Maxine Beneba Clarke

the night before school starts,

                  our swimmer-tans fading,


we cheat, with gozleme,

from the woolworths fridge:


fry it golden, and crispy

on the heavy skillet


with slices of lemon,

       to acid through guilt


add three small fistfuls

of cherry tomatoes:

      quick-picked from the garden,

stunted, but sweet


           ooooh, i like these, says my daughter,

(splint hugging left pinky,

    from a hard fractured catch

at pool volleyball)

              they’re teeny-tiny:

        much lollier than shop ones

              so red-red-shiny


they burst on your tongue


my son’s never liked them,

              and why should we argue?

he pushed aside, quarantined,

with his fork


small terracotta stains

bruise his plate, where they rolled


days ago,

        when rain arrived,



the sky bled water

   the colour of rust


rushing down the drains,

      temporarily dousing


washing plants

and sidewalks





and ash



the night before school starts,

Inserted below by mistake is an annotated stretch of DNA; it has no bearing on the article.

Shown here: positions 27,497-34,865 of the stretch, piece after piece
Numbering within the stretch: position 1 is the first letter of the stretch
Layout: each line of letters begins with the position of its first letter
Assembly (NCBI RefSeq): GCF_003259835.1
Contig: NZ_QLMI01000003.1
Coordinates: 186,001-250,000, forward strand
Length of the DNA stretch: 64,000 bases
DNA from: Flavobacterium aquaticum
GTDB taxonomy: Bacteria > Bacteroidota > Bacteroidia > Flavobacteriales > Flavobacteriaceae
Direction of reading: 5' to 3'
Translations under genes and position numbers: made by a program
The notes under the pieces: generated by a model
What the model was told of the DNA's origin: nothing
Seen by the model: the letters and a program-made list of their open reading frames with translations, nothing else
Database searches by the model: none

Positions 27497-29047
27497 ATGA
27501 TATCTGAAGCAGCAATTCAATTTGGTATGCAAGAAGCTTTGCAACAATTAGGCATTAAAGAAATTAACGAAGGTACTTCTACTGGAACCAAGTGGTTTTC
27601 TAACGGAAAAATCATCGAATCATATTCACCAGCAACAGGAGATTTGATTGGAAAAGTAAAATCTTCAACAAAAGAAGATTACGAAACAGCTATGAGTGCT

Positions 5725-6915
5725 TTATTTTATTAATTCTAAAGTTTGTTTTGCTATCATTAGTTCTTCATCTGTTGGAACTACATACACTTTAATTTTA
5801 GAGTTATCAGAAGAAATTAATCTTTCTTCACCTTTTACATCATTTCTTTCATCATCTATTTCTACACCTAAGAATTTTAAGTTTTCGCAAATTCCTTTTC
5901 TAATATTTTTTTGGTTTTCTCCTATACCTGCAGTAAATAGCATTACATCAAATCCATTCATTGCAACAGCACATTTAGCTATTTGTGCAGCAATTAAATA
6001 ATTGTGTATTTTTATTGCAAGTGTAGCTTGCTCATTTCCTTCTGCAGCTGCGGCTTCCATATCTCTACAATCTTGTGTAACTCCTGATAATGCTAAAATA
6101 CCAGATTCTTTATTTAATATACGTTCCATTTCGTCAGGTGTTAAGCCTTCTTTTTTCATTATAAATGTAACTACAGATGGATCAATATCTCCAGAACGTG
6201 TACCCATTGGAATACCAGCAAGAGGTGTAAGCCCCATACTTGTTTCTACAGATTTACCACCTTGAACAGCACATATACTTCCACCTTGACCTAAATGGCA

my hands are unsteady:

i slice my finger,

                  and fumble a glass






           what will be left

           of the world,

                     for you kids?


but say

       can you believe it?

       grade four,

                and grade nine!





the morning that school starts,

      my heart’s heavy-tired


summer combusted,


   all ember

                  and flame


brew virus,

      and drone strike,

felled copters from smoke-skies



there seemed almost nowhere

that death did not roam



running eager hands

            over all it ached for:

thin, trembling fingers


    as blond


                 as bone



koalas drank from plastic;

magpies echoed sirens;

kids cowered in the ocean,

              t-shirts snagging on piers



              is your hat in your bag?

cutting sandwich, diagonal

        do you remember where your new classroom is?


and a warm hand in mine,

              that seems smaller, somehow



                           at the school gates, i realise


                                             i am holding my breath

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